Less attention has been paid to host–parasite systems where both host and parasite are closely related, sharing similar life history traits. This is known as social parasitism or brood parasitism and is found in both birds and social insects. Host bumblebees and their social parasites, cuckoo bumblebees share the same, but timeshifted annual life cycle, and corresponding environmental conditions.
Host bumblebee colonies are comprised of drones (males), workers and a single bumblebee queen who initiates nest foundation in early spring. During colony development, workers are produced exclusively and only at the end of the season are new sexuals (drones and queens) produced for the forthcoming season.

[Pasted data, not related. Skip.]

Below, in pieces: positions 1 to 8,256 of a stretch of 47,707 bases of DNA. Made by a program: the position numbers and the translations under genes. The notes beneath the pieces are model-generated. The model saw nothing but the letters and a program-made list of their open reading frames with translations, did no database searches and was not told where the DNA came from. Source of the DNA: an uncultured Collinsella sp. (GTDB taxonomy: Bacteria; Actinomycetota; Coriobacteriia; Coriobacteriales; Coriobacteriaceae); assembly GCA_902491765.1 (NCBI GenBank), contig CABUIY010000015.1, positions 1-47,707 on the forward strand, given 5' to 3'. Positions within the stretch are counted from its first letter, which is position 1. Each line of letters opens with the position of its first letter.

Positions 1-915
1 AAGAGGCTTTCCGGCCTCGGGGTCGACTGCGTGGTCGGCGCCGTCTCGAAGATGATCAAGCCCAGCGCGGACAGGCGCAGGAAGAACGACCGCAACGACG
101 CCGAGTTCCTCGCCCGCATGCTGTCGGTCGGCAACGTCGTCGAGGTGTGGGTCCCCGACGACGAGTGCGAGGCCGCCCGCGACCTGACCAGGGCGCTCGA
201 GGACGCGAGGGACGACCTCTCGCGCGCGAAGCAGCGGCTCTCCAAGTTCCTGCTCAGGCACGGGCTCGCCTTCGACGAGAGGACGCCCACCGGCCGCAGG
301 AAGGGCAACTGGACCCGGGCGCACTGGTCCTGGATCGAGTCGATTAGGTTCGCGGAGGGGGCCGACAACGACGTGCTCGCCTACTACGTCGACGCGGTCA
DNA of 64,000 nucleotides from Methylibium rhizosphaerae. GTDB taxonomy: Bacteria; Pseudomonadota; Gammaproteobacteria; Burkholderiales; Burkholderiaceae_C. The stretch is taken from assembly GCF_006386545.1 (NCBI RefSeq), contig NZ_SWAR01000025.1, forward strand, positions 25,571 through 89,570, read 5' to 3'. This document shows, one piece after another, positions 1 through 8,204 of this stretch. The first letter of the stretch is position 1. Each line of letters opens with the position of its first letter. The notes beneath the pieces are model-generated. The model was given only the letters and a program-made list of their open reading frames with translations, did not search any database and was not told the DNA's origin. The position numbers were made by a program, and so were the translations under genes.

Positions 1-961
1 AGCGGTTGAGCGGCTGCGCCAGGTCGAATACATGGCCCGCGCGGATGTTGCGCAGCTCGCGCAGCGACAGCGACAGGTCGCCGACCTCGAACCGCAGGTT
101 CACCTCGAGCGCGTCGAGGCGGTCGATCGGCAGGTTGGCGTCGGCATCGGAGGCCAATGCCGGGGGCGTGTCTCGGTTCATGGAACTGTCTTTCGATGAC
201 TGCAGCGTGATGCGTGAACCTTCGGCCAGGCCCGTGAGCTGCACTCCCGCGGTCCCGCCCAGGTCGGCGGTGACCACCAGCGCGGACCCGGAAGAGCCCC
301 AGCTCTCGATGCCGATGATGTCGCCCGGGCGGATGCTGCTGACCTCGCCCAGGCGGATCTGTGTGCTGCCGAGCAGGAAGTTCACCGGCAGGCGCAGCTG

Cuckoo bumblebee females invade host nests in spring, killing the host queen and leaving host workers to take care of the cuckoo female’s brood. In contrast to the host, cuckoo females produce only male and queen offspring, lacking a worker caste. This kind of parasitism is assigned to queen-intolerant inquilines. Within this asymmetric, inter-specific arms race, cuckoo bumblebees may be specialist or generalist, being a mono- or multiple-host social parasite, depending on the host species range.